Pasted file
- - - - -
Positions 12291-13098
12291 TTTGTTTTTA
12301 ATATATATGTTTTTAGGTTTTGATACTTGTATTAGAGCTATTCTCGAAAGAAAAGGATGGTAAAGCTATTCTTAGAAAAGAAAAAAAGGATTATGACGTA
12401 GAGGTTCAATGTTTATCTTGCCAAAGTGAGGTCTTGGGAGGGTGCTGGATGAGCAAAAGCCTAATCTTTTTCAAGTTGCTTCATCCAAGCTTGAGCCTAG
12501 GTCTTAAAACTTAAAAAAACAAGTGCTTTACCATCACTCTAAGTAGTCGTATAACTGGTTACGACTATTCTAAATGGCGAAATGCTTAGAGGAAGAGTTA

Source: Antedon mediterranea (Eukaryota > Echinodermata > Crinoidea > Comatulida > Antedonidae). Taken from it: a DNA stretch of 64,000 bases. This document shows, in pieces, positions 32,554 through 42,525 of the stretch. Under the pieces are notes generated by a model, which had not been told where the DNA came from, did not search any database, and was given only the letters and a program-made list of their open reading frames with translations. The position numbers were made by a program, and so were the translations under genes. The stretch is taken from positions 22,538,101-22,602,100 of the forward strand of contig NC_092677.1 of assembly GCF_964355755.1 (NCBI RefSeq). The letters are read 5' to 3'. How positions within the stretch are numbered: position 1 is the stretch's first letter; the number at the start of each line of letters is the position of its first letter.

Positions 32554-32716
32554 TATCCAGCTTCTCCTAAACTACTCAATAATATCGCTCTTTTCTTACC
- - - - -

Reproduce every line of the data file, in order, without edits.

Positions 12291-13098
12291 TTTGTTTTTA
12301 ATATATATGTTTTTAGGTTTTGATACTTGTATTAGAGCTATTCTCGAAAGAAAAGGATGGTAAAGCTATTCTTAGAAAAGAAAAAAAGGATTATGACGTA
12401 GAGGTTCAATGTTTATCTTGCCAAAGTGAGGTCTTGGGAGGGTGCTGGATGAGCAAAAGCCTAATCTTTTTCAAGTTGCTTCATCCAAGCTTGAGCCTAG
12501 GTCTTAAAACTTAAAAAAACAAGTGCTTTACCATCACTCTAAGTAGTCGTATAACTGGTTACGACTATTCTAAATGGCGAAATGCTTAGAGGAAGAGTTA

Source: Antedon mediterranea (Eukaryota > Echinodermata > Crinoidea > Comatulida > Antedonidae). Taken from it: a DNA stretch of 64,000 bases. This document shows, in pieces, positions 32,554 through 42,525 of the stretch. Under the pieces are notes generated by a model, which had not been told where the DNA came from, did not search any database, and was given only the letters and a program-made list of their open reading frames with translations. The position numbers were made by a program, and so were the translations under genes. The stretch is taken from positions 22,538,101-22,602,100 of the forward strand of contig NC_092677.1 of assembly GCF_964355755.1 (NCBI RefSeq). The letters are read 5' to 3'. How positions within the stretch are numbered: position 1 is the stretch's first letter; the number at the start of each line of letters is the position of its first letter.

Positions 32554-32716
32554 TATCCAGCTTCTCCTAAACTACTCAATAATATCGCTCTTTTCTTACC